I don’t remember the specific moment when I realized that it wasn’t a big guy in a red suit bringing me presents every Christmas Eve. I don’t know if I asked my parents or if I just figured it out.
You would think I’d be shattered in that instant of clarity — I mean, this huge thing that I had believed in for as long as I could remember was no longer true — but I don’t think I was upset or anything. In fact, I would venture to say my Christmases got even better.
One of my favorite parts of the holiday season is spending it with my kids. Watching them get excited and experience all the magic and wonder of it all. When my tweenage self figured out the truth about Kris Kringle (sounds like a bad movie, no?), suddenly I was in on the secret. That Christmas Eve I found myself moving from audience member to behind-the-scenes crew, allowed to assist my parents and grandparents in keeping up the ruse for my little sister and brother (younger than me by nine and 11 years respectively).
I had a ball. Lying in my bed, pretending to go to sleep until my siblings really were and then sneaking out of the room and helping to put the gifts under the tree. Then back to “sleep,” waiting for my dad’s cue to “wake up” and let the festivities begin — a booming “HO! HO! HO!” I was so happy.
If it were up to me, my kids would believe in Santa Claus forever. But they won’t, thanks to kids on the school bus who are intent on spoiling it and overheard conversations and just the act of growing up. So when it’s time (all three of my kids still believe, although I keep waiting for the 10-year-old to figure it out), and if they ask, I’ll embrace the truth, and tell them and show them that even without a physical Santa, Christmas is still what it always was — a holiday about love and family and everything that is good.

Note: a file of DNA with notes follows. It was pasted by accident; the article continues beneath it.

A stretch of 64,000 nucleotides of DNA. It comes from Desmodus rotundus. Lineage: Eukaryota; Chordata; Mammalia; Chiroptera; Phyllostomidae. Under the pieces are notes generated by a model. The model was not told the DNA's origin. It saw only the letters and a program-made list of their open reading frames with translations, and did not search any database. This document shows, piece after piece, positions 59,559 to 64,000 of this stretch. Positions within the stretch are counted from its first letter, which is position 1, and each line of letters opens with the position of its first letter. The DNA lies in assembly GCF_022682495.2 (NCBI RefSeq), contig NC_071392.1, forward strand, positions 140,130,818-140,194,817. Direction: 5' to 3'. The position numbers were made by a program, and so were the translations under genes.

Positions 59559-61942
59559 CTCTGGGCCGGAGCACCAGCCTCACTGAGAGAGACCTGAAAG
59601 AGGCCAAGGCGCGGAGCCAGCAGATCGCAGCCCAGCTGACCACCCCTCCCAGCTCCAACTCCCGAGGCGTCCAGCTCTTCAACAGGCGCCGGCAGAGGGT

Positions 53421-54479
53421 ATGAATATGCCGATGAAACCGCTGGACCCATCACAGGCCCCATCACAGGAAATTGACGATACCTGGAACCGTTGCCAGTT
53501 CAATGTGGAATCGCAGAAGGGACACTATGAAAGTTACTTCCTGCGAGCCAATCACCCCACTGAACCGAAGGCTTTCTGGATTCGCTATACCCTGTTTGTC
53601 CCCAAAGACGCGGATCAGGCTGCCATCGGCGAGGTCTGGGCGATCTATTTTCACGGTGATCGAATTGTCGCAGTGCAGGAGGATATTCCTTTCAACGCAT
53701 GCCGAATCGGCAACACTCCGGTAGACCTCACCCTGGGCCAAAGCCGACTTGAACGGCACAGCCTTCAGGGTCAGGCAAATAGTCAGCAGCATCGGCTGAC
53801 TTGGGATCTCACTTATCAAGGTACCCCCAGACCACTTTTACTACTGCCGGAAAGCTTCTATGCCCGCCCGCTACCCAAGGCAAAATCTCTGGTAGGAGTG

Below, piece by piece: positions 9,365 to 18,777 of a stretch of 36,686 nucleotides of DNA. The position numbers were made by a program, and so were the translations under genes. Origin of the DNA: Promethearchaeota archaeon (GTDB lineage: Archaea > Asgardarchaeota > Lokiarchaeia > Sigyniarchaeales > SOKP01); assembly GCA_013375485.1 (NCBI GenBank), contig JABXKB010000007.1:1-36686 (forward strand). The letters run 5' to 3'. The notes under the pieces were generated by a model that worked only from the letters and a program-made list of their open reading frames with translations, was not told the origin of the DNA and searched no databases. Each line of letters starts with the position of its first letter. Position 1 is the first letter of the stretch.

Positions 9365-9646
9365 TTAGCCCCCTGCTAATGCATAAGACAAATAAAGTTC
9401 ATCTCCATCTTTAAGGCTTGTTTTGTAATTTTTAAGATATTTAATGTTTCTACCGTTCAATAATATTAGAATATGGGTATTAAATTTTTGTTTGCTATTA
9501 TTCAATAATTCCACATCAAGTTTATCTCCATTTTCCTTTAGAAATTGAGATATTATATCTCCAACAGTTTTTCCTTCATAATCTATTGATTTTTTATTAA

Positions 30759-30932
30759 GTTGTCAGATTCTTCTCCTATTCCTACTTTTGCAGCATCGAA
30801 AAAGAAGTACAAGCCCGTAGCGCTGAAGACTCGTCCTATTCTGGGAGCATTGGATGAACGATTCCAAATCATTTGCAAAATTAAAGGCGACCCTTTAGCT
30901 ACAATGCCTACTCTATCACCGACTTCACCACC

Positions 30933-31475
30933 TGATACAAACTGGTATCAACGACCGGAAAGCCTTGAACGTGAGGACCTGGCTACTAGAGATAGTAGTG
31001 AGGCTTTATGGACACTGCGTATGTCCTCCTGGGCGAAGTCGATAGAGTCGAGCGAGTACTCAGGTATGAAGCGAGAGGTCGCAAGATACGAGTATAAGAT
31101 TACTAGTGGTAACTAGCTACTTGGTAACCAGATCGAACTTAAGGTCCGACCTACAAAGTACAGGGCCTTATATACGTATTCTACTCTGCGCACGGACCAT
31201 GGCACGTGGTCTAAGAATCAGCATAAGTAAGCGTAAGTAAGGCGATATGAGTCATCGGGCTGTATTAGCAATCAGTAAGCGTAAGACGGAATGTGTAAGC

From a practical standpoint, Santa not existing is actually to my benefit. Each year I go bananas trying to make sure my kids have the same amount of gifts to open. When the truth comes out, I feel like my purse strings might actually get a break because suddenly the value of a gift can be a factor.
“It makes life so much easier,” my friend D. confided to me the other day while we were Christmas shopping together. She has four kids, ages 12, 10, 6 and 2. E., her 12-year-old daughter figured out the truth after last Christmas. Apparently she always asks for quite a bit every year, and each item is more expensive that the next. Whenever D. would point out to her that maybe she was asking for too much, the response was always “Santa doesn’t care, he makes everything!” So this year when E. put a $140 sweatshirt on her Christmas wish, list her D. said yes, with the caveat that the sweatshirt would be the only thing E. would be opening up Christmas morning.
“I never felt right with Santa being on a budget,” D. gleefully told me, “but mom and dad sure can be!”
The thing about Christmas and the whole holiday season is that there are so many things to enjoy and look forward to — Santa is just a small part of it all. And I think in a way, when Santa goes from being front and center to a fond part of childhood to look back on, the “responsibility” of making joy and celebrating and just enveloping yourself and your family in the season falls onto ourselves.
And that’s the best gift of all.